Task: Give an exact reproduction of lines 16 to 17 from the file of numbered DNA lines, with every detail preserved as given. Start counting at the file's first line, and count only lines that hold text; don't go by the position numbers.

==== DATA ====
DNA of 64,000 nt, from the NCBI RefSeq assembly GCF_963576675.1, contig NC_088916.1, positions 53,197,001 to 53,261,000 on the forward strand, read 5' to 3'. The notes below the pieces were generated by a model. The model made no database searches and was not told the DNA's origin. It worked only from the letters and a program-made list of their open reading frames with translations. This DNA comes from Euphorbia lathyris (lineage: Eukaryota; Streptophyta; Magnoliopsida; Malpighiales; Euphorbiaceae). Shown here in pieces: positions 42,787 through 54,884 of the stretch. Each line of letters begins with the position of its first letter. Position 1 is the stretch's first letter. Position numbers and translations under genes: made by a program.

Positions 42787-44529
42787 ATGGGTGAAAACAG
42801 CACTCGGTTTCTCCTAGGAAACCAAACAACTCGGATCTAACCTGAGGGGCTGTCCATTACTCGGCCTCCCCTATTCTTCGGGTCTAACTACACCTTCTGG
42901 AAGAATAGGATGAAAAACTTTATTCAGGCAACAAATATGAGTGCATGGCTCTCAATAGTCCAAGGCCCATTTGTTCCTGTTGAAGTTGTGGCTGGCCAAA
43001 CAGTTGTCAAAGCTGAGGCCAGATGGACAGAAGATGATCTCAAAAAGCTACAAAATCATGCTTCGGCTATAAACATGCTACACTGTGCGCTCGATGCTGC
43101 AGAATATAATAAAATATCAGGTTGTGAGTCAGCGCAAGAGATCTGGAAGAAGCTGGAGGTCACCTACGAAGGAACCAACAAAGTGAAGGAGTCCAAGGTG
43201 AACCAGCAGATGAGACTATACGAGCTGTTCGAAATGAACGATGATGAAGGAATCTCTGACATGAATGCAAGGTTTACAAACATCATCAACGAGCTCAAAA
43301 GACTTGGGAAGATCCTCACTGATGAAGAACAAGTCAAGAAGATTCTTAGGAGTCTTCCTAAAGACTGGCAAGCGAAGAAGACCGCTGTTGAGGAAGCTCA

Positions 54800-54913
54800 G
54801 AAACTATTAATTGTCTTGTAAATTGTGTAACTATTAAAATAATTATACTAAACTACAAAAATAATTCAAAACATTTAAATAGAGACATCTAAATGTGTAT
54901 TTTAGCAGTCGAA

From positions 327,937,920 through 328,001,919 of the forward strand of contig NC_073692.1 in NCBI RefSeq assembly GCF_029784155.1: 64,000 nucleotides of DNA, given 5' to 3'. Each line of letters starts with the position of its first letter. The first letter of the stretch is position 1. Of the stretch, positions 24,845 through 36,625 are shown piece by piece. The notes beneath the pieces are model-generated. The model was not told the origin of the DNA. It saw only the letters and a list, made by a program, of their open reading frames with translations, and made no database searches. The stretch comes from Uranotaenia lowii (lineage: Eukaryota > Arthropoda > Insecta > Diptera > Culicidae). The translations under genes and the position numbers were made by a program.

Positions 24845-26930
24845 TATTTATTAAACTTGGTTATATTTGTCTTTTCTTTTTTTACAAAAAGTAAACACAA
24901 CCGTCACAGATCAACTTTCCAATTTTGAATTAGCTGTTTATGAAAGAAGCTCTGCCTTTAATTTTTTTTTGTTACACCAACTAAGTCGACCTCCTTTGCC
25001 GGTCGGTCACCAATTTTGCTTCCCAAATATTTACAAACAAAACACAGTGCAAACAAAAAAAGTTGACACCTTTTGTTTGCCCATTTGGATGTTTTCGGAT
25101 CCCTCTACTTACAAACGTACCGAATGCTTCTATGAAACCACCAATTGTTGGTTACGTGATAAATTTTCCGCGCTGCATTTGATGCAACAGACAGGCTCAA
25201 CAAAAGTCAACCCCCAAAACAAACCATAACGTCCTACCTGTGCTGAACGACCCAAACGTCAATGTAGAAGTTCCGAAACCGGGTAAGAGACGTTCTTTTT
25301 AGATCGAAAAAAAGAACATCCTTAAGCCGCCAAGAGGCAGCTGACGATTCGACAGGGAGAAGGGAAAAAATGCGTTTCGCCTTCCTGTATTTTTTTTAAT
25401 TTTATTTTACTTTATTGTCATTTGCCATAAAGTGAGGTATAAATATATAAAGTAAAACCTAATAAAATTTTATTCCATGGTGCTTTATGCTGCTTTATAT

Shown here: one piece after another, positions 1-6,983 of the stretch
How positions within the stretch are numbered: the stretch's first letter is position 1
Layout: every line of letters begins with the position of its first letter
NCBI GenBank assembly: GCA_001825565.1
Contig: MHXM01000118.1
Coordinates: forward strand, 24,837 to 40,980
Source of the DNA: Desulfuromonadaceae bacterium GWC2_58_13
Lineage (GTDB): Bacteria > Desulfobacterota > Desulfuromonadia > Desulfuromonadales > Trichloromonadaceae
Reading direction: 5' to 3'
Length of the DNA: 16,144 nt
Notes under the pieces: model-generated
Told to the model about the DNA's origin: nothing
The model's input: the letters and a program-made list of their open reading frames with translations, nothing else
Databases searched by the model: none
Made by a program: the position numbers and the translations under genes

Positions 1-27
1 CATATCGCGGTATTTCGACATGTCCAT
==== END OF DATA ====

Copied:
24845 TATTTATTAAACTTGGTTATATTTGTCTTTTCTTTTTTTACAAAAAGTAAACACAA
24901 CCGTCACAGATCAACTTTCCAATTTTGAATTAGCTGTTTATGAAAGAAGCTCTGCCTTTAATTTTTTTTTGTTACACCAACTAAGTCGACCTCCTTTGCC